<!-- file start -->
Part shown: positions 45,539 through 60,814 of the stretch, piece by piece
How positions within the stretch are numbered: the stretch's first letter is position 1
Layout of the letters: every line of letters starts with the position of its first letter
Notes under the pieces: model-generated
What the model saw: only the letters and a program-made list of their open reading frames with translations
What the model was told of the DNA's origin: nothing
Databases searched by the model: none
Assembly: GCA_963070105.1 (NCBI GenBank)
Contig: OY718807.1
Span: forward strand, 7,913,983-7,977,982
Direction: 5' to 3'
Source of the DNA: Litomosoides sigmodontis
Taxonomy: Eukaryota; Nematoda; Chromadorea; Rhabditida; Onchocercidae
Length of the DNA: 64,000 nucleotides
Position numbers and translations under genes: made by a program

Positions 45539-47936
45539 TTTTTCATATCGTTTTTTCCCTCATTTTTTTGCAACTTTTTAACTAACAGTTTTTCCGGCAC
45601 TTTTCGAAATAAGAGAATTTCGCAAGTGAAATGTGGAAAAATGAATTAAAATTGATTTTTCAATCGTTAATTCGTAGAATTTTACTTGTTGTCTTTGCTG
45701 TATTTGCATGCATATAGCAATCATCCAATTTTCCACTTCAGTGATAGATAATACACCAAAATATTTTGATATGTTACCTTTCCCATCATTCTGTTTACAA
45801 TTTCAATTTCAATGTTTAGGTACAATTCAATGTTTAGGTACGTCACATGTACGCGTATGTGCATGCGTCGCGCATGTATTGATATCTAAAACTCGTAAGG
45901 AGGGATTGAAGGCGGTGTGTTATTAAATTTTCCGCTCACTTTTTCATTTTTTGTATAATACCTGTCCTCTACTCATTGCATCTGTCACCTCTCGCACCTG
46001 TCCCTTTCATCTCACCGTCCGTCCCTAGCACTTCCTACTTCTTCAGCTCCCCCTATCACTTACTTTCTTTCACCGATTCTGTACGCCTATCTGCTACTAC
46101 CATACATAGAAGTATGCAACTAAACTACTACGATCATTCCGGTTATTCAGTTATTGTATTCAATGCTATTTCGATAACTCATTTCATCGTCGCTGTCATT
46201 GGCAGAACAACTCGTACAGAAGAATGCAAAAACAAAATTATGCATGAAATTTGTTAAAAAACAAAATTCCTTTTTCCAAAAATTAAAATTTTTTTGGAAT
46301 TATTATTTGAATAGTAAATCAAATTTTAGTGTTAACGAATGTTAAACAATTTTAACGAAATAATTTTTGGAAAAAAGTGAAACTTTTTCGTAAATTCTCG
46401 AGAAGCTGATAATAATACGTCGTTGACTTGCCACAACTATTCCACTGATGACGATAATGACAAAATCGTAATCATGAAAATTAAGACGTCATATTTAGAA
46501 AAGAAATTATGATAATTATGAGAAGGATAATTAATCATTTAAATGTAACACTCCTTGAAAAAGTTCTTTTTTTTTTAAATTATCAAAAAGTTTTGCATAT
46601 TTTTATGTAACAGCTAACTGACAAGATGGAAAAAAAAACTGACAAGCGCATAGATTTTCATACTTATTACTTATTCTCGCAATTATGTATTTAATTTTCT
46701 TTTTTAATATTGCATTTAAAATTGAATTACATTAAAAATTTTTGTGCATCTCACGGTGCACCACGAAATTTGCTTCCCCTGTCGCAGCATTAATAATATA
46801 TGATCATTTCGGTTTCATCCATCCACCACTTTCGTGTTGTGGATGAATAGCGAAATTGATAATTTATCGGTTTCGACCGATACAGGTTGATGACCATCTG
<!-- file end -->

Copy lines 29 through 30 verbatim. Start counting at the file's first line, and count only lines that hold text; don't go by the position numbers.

46701 TTTTTAATATTGCATTTAAAATTGAATTACATTAAAAATTTTTGTGCATCTCACGGTGCACCACGAAATTTGCTTCCCCTGTCGCAGCATTAATAATATA
46801 TGATCATTTCGGTTTCATCCATCCACCACTTTCGTGTTGTGGATGAATAGCGAAATTGATAATTTATCGGTTTCGACCGATACAGGTTGATGACCATCTG